American Expat Living in Mexico - Interview with Casey

Published: 27 Mar at 9 AM
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Filed: Interviews,Mexico
Casey Cline is a freelance editor and travel writer whose wanderlust was sparked by an Army brat childhood spent in far-flung locales. She recently moved from Denver, Colorado to Todos Santos, Mexico with her hilarious husband Jim and their two dogs, Otis and Miles. She documents her travel and expat adventures at, and offers her editing services at Casey's expat blog is called The Wanderlust Diaries (see listing here)

Lovely Todos Santos
Lovely Todos Santos

Here's the interview with Casey...

Where are you originally from?
I consider Denver my home town, but I was born in Ohio and have lived in 6 states and two foreign countries.

In which country and city are you living now?
Todos Santos, in Baja Sur, Mexico

How long have you lived in Mexico and how long are you planning to stay?
We've been here for 9 months and plan to stay indefinitely, though we are very open to life taking us to other parts of the world.

On a boat in Cabo
On a boat in Cabo
Why did you move to Mexico and what do you do?
We moved here looking for a more laid-back and affordable lifestyle, warm weather year-round, and the chance to get to know a new culture and language.

I work for myself as a freelance editor, focusing mostly on self-published novels though I also offer academic editing and editing for businesses. After many years in the telecom industry, my husband is enjoying his first real break from working full-time. We have plans to start a new online business together very soon.

Did you bring family with you?
Yes, my husband and two little dogs.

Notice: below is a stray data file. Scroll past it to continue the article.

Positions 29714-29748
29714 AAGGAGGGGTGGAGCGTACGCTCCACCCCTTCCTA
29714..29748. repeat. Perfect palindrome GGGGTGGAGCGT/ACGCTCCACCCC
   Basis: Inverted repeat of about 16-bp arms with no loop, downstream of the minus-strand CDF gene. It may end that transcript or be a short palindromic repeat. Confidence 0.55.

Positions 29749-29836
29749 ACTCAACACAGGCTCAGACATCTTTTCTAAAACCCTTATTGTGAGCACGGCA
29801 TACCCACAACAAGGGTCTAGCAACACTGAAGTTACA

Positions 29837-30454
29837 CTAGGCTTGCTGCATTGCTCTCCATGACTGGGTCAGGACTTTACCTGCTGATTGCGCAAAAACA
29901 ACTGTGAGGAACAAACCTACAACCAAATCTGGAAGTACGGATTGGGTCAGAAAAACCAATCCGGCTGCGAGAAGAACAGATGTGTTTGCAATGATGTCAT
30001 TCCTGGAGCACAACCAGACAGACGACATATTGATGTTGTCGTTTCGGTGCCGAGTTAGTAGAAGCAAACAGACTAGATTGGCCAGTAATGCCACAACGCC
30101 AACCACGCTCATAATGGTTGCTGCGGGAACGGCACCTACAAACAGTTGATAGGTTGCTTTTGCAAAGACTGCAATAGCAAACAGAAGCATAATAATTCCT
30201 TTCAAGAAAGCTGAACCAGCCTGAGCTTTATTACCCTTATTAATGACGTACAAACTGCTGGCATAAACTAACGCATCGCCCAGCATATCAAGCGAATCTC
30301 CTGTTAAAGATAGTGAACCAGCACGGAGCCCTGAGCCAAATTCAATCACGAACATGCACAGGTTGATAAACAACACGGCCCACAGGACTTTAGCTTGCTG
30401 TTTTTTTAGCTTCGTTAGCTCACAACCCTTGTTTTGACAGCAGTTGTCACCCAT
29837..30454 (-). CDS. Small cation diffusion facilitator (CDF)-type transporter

How did you find the transition to living in a foreign country?
In some ways it's been easier than I anticipated and in other ways much harder. I figured I'd breeze through it because I tend to thrive in change and have moved around more than most. I've had challenging times though, just like anyone. The language barrier, lack of certain conveniences, and need to make new friends have been difficult at times. Overall though, I'm glad we made the leap and find living here to get easier and feel more natural all the time.

Was it easy making friends and meeting people; do you mainly socialise with other expats?
Yes and no. Both expats and locals are friendly, to an extent. It's been easy to make lots of acquaintances but more difficult to form deeper friendships. Part of the culture shock for me has less to do with Mexico and more to do with moving to a small town. There are fewer people to choose from, if that makes sense. The expat community can seem a little cliquish. We've started to build a great friend base made up of both gringos and Mexicans, but it's taken time. It seems way easier to make friends with people who've moved here recently like us, whether from the States, mainland Mexico, or other parts of the world.